The Church launches its States General of Religious Heritage

The Church launches its States General of Religious Heritage

The Church launched on Tuesday "General States of Religious Heritage" to reflect, after a census, on the uses allowing to highlight this extremely rich heritage, but overwhelming for the finances of small communities.

To kick off this 15-month process, the Conference of Bishops of France (CEF) relocated its press conference to Bonnesvalyn (Aisne), a village of 216 inhabitants which is struggling to finance the restoration of its XNUMXth century Romanesque church. century.

“There is 700.000 euros worth of work. Even with public subsidies, 70.000 euros remain our responsibility, or a third of the municipal budget,” explains mayor Stéphane Frère who did not hesitate this summer to undertake a Nice- The Vatican by bike to raise funds.

With 100.000 buildings, France's religious heritage is the second most important in the world after Italy. If 60.000 are private properties (schools, institutions, castles, etc.), 40.000 churches belong to municipalities, recalls Gautier Mornas, head of the “Sacred Art” department of the CEF.

The Church, for its part, owns "1.885 buildings built since 1905", the date of the law separating Churches and State, he adds.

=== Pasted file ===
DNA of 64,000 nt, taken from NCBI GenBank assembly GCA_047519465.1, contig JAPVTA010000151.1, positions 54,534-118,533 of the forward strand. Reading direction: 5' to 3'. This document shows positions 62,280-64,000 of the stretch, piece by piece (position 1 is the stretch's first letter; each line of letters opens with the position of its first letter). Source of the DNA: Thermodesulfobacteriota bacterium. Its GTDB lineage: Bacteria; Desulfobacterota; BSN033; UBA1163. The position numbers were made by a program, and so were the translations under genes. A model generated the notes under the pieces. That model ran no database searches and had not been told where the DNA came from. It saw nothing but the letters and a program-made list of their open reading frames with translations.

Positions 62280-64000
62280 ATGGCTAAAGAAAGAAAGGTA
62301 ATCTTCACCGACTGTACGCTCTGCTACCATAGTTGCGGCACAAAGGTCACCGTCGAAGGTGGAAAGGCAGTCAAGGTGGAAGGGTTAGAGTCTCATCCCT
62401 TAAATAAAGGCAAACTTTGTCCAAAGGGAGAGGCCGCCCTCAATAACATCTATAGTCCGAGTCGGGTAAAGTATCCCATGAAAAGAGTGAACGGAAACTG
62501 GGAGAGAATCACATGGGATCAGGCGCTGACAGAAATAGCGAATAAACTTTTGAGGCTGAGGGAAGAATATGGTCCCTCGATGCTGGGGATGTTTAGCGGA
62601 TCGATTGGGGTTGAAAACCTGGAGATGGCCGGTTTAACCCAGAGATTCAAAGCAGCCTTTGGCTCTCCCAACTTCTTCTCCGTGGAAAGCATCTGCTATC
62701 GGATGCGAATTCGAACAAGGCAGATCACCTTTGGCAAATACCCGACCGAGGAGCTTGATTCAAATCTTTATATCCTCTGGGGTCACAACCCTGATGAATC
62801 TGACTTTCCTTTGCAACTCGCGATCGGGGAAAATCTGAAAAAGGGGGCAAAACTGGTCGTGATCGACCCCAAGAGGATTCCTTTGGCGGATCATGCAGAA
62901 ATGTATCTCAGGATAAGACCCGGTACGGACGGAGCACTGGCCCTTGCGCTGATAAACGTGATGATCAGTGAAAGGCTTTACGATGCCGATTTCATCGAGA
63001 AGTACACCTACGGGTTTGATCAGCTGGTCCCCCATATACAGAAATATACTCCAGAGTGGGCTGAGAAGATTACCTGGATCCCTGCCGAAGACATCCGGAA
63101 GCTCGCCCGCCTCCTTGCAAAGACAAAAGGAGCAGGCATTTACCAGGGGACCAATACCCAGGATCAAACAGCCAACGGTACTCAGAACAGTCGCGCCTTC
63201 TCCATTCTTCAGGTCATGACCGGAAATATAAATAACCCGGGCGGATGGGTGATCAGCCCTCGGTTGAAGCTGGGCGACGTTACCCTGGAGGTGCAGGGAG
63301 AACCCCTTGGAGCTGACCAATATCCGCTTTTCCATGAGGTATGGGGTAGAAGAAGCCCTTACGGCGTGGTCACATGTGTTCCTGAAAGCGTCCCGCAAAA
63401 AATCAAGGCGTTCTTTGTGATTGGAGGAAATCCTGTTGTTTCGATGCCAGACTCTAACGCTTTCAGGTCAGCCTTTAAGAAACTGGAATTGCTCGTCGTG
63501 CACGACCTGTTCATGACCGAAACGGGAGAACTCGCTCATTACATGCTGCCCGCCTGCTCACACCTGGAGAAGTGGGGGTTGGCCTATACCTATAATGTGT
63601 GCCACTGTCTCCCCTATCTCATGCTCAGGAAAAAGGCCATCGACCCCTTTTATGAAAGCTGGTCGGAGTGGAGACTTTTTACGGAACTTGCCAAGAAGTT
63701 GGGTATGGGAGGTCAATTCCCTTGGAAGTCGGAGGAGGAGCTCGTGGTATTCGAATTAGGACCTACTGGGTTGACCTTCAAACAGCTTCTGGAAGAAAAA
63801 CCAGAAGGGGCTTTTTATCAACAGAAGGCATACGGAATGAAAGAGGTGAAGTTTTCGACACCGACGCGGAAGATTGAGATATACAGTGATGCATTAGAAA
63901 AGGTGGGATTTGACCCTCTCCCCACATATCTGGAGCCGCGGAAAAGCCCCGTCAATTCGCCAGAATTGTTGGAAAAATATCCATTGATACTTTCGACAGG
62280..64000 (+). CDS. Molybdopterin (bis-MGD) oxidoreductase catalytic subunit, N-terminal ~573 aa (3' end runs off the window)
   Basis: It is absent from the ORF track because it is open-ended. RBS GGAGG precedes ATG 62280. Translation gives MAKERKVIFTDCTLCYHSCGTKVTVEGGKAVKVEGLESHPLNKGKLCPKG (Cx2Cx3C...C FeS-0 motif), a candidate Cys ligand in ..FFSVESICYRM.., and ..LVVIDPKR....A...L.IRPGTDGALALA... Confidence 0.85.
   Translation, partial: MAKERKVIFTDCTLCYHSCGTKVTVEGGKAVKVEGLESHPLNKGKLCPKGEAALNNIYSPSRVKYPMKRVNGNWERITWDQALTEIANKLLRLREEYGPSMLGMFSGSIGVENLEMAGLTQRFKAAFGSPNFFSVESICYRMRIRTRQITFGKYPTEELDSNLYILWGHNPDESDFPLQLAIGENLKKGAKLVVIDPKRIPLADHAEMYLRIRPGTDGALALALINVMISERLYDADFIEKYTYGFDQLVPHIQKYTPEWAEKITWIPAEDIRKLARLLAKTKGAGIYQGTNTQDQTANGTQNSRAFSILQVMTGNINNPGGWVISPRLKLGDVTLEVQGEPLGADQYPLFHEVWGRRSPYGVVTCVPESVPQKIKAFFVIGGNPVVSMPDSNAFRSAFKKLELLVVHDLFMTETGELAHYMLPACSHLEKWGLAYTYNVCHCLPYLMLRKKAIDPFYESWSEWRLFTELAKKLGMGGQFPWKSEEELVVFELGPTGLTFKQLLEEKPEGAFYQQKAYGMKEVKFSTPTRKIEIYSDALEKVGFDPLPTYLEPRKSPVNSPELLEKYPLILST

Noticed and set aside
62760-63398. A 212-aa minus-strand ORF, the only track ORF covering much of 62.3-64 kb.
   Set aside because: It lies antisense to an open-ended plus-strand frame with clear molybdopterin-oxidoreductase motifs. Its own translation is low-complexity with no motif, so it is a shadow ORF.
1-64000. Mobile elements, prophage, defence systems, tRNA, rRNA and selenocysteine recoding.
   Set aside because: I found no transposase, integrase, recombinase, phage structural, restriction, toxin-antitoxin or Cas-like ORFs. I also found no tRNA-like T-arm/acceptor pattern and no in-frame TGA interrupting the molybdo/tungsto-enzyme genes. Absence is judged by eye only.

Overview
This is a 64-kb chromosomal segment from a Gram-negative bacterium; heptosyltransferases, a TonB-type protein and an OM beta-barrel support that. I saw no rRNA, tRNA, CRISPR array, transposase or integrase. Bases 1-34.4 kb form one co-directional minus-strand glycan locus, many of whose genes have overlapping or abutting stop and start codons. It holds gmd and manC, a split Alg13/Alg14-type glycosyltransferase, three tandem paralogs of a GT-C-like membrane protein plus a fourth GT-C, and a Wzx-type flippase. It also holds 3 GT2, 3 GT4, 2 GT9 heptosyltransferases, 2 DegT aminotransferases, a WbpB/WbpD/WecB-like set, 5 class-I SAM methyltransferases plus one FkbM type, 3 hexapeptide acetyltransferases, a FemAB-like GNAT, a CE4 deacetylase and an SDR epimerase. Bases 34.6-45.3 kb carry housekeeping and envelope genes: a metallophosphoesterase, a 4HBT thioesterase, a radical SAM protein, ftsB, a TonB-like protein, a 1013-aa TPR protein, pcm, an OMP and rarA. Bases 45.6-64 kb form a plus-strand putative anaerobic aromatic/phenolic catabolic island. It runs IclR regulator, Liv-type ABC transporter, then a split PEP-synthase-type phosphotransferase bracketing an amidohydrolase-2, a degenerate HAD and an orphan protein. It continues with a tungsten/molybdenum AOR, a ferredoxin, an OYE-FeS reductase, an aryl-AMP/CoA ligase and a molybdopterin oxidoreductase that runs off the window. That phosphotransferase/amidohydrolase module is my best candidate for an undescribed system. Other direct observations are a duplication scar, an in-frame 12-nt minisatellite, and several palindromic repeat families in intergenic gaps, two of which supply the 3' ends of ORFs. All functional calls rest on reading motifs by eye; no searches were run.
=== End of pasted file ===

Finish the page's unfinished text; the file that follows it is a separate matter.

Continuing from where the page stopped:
At the beginning of June, Emmanuel Macron said he intended to classify more religious buildings and mentioned a possible subscription to restore “modest religious heritage”.

While repeating the “interest” of the CEF in this subscription, Father Mornas hoped, a few days before the European Heritage Days, that “there would be a major media figure to accompany him”.

Symbolically, the Estates General will end with the reopening of Notre-Dame de Paris, scheduled for December 2024. They provide for a vast inventory of real estate (churches, chapels, etc.), furniture (statues, paintings, etc.) and intangible assets. (pilgrimage routes in particular). Experts will be interviewed and study days organized.

The Church also intends to identify uses “compatible with worship” within religious buildings.

It is not a question of installing nightclubs or restaurants in churches: that would require desecrating, or rather "decommissioning" the buildings (and only 255 have been deconsecrated in a century).

But “for centuries, we have seen compatible uses in churches without knowing it,” says Gautier Mornas. Concerts, exhibitions, solidarity changing rooms, even relay antennas installed in bell towers or school revisions organized here and there: the field is wide, and "we cannot let this fundamental question be spoiled by two or three false problems", he adds.

The Editorial Board (with AFP)

Image credit: Shutterstock/Bepsy

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